US Adds 128,000 Jobs as Hiring Remains Resilient Despite GM Strike

November 1, 2019 Updated: November 1, 2019

Employers across the United States added about 128,000 jobs in October, despite a General Motors strike that caused tens of thousands of workers to be classified temporarily as unemployed, according to Department of Labor statistics released on Friday.

The unemployment rate changed little at 3.6 percent, which is near a five-decade low, and average hourly wages rose 3 percent from a year ago.

The hiring figure defied a prediction by some economists who expected a sharp slowdown for the month. Bloomberg News had predicted that median 85,000 jobs would be added.

“Total nonfarm payroll employment increased by 128,000 in October. Job growth has averaged 167,000 per month thus far in 2019, compared with an average monthly gain of 223,000 in 2018. In October, notable job gains occurred in food services and drinking places, social assistance, and financial activities. Employment declined in motor vehicles and parts manufacturing due to strike activity. Federal government employment also was down, reflecting a drop in the number of temporary jobs for the 2020 Census,” according to the Labor Department.

President Trump touted the latest report, saying, “Wow, a blowout JOBS number just out, adjusted for revisions and the General Motors strike, 303,000. This is far greater than expectations. USA ROCKS!”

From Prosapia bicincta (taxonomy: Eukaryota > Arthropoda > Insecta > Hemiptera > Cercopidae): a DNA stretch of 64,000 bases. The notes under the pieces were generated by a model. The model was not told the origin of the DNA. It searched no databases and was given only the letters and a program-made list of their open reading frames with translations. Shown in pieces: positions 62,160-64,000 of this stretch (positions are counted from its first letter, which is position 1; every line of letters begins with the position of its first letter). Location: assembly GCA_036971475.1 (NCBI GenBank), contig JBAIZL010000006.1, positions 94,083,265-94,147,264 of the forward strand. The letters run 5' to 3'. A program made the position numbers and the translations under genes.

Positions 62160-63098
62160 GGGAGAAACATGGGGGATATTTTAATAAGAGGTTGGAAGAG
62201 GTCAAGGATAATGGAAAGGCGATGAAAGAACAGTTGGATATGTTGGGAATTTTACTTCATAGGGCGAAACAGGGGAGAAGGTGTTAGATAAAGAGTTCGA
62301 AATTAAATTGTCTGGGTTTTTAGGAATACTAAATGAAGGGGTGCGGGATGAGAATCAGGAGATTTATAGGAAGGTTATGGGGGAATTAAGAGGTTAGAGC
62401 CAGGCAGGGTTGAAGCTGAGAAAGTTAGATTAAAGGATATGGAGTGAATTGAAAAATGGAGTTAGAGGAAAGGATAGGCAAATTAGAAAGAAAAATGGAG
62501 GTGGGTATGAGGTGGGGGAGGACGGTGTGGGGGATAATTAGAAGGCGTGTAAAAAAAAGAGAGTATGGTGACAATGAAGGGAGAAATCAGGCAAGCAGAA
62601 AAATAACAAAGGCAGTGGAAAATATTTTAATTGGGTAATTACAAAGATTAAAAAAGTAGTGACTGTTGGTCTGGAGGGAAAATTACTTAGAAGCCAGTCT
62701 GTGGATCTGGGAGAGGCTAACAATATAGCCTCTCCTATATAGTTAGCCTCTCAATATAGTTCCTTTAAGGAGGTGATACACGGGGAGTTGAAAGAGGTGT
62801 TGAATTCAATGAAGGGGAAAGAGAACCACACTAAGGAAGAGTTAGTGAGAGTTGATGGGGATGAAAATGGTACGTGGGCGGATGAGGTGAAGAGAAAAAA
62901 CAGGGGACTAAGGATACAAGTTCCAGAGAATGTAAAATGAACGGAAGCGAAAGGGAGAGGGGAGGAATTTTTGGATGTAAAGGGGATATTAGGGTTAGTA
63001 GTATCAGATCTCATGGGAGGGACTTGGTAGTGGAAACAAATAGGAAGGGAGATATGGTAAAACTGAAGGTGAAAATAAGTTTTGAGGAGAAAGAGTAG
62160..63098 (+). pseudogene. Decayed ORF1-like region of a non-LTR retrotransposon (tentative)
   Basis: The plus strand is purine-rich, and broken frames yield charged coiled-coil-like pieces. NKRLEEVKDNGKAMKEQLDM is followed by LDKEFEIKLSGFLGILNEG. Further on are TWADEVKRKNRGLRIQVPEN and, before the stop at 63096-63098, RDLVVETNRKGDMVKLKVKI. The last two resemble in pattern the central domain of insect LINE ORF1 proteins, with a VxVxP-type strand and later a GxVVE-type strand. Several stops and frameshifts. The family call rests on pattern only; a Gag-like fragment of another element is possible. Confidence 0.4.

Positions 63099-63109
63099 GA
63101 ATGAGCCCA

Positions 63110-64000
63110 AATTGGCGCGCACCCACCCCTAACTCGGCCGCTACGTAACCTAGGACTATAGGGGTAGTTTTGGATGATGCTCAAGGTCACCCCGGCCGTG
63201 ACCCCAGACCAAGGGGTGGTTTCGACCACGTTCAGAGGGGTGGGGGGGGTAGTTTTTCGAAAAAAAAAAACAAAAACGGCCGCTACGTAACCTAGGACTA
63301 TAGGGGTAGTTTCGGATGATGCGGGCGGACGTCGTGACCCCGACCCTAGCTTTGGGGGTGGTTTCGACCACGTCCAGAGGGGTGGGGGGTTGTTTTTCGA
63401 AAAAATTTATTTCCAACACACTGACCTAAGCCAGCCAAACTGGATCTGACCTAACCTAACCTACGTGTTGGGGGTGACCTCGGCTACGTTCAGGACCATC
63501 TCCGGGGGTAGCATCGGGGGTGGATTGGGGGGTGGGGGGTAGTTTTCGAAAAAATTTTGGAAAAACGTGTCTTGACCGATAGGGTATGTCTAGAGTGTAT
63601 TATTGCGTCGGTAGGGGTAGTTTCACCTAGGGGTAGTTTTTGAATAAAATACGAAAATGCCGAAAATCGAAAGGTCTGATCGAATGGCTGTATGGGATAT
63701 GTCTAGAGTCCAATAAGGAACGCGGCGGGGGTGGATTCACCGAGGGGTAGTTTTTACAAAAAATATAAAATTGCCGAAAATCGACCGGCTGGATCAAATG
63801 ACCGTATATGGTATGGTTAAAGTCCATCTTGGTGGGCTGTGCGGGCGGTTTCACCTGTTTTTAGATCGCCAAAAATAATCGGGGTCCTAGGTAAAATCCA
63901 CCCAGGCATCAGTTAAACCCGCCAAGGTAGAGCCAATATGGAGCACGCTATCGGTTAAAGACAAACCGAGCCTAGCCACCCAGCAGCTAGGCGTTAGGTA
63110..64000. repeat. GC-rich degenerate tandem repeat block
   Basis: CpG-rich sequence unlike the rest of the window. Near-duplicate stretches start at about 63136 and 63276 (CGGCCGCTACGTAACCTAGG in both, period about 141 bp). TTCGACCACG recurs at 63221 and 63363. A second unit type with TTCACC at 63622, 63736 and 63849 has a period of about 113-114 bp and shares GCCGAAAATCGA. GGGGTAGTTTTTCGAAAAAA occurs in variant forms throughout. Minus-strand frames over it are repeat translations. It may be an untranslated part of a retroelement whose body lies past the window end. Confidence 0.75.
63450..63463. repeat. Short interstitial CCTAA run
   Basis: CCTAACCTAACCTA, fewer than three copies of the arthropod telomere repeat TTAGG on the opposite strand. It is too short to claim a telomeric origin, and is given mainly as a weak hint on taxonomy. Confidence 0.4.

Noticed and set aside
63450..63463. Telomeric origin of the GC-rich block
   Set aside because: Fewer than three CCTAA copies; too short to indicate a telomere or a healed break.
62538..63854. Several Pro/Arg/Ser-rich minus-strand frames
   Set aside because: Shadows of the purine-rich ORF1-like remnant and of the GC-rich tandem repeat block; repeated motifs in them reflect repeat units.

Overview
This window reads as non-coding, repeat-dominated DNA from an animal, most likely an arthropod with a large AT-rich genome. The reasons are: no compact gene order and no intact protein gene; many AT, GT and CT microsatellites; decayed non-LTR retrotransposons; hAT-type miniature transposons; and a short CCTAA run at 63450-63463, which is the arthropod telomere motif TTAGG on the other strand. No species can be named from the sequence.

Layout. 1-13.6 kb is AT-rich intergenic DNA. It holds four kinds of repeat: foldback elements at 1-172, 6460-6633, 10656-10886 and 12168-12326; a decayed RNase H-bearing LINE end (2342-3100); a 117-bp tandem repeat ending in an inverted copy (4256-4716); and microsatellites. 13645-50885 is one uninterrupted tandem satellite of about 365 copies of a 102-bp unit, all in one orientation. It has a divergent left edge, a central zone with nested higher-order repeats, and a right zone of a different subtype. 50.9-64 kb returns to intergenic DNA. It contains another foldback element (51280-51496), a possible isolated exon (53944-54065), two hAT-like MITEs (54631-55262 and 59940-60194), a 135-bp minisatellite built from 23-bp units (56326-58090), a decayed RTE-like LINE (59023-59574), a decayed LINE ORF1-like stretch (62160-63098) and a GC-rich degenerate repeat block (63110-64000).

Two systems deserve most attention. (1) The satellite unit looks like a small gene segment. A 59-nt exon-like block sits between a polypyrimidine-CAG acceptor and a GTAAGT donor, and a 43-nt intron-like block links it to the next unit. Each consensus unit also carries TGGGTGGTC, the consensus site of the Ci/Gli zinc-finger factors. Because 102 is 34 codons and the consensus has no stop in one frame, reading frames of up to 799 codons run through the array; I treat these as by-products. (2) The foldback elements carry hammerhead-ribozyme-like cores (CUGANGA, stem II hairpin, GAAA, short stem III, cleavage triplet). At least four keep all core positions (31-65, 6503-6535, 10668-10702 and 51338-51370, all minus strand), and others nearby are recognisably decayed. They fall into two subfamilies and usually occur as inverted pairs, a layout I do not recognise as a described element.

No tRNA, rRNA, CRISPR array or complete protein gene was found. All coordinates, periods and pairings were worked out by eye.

General Motors assembly workers picket outside the shuttered Lordstown Assembly plant during the United Auto Workers (UAW) national strike in Lordstown, Ohio
General Motors assembly workers picket outside the shuttered Lordstown Assembly plant during the United Auto Workers (UAW) national strike in Lordstown, Ohio, on Sept. 20, 2019. (Reuters/Rebecca Cook)

Throughout September and October, 48,000 United Automobile Workers from some 50 plants in the United States engaged in a walkout over issues including increased job security, a gateway for temporary workers to become permanent, better pay, and retaining healthcare benefits.

“Our members not only joined together in solidarity but felt the support of their whole community throughout this important stand,” Terry Dittes, the lead UAW negotiator at GM, said in a statement after the strike ended.

Nonfarm payrolls increased by 128,000 jobs last month, with manufacturing shedding 36,000 positions—the most since October 2009, the government’s survey of establishments showed. Striking workers who do not receive a paycheck during the payrolls survey period are treated as unemployed. The strike by about 46,000 workers at GM plants in Michigan and Kentucky ended last Friday.

The economy created 95,000 more jobs in August and September than previously estimated. Economists polled by Reuters had forecast payrolls rising by only 89,000 jobs in October.

Construction employment rose by 10,000 jobs in October. Hiring in the sector has slowed from a peak of 56,000 jobs in January. There were increases in professional and business services, healthcare, leisure and hospitality, financial activities, retail and wholesale trade employment last month.

Government employment fell by 3,000 jobs in October as 20,000 temporary workers hired for the 2020 Census completed their work.

Reuters contributed to this report.